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Invasive Insects in Arkansas

Many insects from foreign lands have been brought to Arkansas accidentally in produce, cargo, and shipping containers.  Repeated finds of invasive insects at ports of entry demonstrate that we have not solved that problem.  A few invasive insects have been brough to the US research but have escaped into our environments.  Some of these insects have become invasive pests that devastate our natural environments and destroy our crops.

What insects cause problems for us?  What kind of problems do they cause?  What can we do about the problems these invasive insects cause?  The links below lead to information about an array of invasive insects.

 

Asian Longhorned Beetle

Asian Longhorned Beetle

Asian longhorned beetle is an invasive insect from Asia.  It has not been found in Arkansas yet; however, it could arrive at any time hidden in packing crates.  Asian longhorned beetle attacks and kills many of the hardwood trees that create Arkansas’ uniquely diverse wildlife habitat.

Image: Melody Keena, USDA Forest Service, Bugwood.org

Learn more about the Asian longhorned beetle
Emerald Ash Borer

Emerald Ash Borer

Emerald ash borer is an invasive insect from Asia.  It was discovered in southwest Arkansas in 2014.  This pest kills essentially all of the ash trees it infests.  Ash, a valuable hardwood in our forests, will likely be all but eradicated from Arkansas.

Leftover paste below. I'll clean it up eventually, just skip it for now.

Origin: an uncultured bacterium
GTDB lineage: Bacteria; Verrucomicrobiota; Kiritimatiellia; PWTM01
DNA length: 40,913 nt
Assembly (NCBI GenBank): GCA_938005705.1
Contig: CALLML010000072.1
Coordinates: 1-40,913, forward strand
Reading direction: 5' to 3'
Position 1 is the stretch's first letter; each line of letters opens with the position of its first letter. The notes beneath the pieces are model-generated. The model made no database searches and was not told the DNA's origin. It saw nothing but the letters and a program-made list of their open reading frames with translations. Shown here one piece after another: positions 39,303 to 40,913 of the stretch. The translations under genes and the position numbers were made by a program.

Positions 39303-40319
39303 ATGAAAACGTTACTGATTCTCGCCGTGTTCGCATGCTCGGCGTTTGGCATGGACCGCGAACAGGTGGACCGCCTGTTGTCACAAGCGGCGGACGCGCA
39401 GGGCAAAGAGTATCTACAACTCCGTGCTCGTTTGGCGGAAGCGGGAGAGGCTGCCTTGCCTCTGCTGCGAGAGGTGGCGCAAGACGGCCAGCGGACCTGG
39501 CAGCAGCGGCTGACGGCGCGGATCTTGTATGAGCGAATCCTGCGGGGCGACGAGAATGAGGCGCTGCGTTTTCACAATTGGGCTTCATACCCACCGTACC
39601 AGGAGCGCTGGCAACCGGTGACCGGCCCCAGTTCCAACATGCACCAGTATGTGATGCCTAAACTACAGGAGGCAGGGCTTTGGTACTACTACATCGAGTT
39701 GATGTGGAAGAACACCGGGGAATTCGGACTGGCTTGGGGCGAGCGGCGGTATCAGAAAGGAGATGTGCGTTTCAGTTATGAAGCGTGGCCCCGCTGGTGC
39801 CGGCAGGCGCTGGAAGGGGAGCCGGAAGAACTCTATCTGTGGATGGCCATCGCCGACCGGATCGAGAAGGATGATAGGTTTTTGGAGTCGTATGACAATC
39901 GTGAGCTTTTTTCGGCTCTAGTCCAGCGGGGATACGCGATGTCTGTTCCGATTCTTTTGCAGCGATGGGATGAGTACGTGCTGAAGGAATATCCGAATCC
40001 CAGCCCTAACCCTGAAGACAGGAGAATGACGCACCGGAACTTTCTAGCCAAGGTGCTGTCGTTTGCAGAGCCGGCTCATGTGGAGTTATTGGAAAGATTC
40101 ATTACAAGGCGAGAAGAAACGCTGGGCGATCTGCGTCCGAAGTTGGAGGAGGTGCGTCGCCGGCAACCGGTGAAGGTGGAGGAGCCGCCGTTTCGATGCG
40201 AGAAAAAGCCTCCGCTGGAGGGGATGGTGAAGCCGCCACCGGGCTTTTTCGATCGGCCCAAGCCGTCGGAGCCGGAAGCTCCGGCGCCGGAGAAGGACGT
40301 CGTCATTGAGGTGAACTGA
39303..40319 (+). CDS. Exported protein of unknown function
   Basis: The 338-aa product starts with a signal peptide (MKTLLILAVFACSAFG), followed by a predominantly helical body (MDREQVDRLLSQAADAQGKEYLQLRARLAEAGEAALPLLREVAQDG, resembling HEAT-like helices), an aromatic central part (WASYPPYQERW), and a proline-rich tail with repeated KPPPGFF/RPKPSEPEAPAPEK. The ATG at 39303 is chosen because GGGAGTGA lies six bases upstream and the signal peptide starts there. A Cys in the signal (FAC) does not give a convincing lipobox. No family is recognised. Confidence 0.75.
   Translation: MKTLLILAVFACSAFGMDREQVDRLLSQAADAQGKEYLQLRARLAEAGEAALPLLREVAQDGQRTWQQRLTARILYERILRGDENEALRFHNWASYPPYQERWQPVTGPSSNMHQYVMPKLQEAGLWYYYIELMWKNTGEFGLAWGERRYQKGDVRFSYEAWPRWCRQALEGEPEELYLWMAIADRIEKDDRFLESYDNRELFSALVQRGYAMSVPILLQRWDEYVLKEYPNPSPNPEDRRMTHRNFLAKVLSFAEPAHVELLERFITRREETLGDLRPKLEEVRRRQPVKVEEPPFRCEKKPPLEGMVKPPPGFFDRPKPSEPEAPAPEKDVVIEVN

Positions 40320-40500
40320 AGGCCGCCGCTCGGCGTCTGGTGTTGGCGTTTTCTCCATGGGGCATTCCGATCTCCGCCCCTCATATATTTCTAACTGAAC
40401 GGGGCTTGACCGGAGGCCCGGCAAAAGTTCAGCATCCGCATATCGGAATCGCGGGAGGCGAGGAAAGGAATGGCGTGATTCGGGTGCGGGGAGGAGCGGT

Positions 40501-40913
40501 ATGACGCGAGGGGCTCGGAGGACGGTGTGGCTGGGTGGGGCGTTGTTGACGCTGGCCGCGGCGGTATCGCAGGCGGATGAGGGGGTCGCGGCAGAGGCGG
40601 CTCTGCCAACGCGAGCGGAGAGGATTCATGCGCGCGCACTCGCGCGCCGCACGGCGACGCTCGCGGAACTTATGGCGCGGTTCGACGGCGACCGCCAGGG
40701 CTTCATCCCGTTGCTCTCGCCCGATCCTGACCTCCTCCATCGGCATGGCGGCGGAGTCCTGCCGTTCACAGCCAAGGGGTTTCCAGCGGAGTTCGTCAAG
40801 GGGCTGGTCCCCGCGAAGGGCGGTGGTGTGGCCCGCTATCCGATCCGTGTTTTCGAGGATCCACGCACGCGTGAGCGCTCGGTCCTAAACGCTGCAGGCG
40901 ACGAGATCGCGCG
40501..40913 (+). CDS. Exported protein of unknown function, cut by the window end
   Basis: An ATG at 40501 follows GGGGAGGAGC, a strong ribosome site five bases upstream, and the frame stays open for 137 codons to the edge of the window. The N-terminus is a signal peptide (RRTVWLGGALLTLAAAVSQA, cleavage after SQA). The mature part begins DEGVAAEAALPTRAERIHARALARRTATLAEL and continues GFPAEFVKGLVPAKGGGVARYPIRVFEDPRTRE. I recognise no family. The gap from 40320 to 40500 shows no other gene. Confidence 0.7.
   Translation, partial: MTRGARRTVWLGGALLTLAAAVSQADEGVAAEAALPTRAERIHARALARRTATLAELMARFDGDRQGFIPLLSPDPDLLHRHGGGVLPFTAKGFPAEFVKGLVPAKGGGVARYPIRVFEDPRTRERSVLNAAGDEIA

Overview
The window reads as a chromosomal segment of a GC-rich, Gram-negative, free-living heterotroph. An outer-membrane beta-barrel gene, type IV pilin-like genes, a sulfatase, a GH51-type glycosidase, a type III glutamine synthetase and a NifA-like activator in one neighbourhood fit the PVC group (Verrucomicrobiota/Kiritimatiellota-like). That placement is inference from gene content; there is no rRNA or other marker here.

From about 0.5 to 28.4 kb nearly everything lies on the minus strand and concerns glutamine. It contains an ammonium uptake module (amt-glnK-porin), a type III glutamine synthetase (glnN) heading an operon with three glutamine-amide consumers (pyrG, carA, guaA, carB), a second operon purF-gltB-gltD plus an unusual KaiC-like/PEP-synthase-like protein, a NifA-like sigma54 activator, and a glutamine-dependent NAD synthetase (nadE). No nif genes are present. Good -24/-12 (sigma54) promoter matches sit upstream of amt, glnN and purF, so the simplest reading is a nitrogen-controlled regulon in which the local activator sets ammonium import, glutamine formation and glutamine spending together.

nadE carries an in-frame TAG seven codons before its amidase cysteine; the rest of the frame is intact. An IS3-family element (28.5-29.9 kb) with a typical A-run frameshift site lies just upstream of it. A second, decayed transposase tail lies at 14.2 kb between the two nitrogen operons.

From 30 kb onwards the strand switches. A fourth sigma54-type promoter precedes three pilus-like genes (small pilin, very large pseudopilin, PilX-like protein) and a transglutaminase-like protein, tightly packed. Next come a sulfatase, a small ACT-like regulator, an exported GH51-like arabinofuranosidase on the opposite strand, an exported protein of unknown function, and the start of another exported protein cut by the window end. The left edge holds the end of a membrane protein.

Image: Debbie Miller, USDA Forest Service, Bugwood.org

Learn more about the emerald ash borer

Gypsy Moth

Gypsy Moth

Gypsy moth was introduced to the U.S. from Europe in 1868 in an effort to breed a better silk worm.  Some of the gypsy moths escaped and have been spreading toward Arkansas since then.  Arkansas has occasional confirmed reports of gypsy moth, most recently in the summer of 2012.

Image: USDA APHIS PPQ , USDA APHIS PPQ, Bugwood.org

Learn more about the gypsy moth

Additional Invasive Pests

Feral hog

Invasive Animals

If you are looking for information about invasive animals, go here.

 

Image: Clint Turnage, USDA-APHIS Wildlife Services

Thousand-cankers disease

Invasive Diseases

If you are looking for information about invasive diseases, go here.

 

Image: Ned Tisserat, Colorado State University, Bugwood.org

Cogongrass Rhizome

Invasive Plants

If you are looking for information about invasive plants, go here.

 

Image: David Teem, Auburn University, Bugwood.org

 

Contacts

Dr. Tamara Walkingstick Dr. Rebecca McPeake
Tamara Walkingstick
2301 S. University Ave.
Little Rock, AR  72204-4940
501-671-2000
Rebecca McPeake
2301 S. University Ave.
Little Rock, AR  72204-4940
501-671-2000 
Dr. Jon Barry Dr. John Hopkins
Jon Barry
362 AR-174 N
Hope, AR  71801
870-777-9702  
John Hopkins
2301 S. University Ave.
Little Rock, AR  72204-4940
501-671-2000

 

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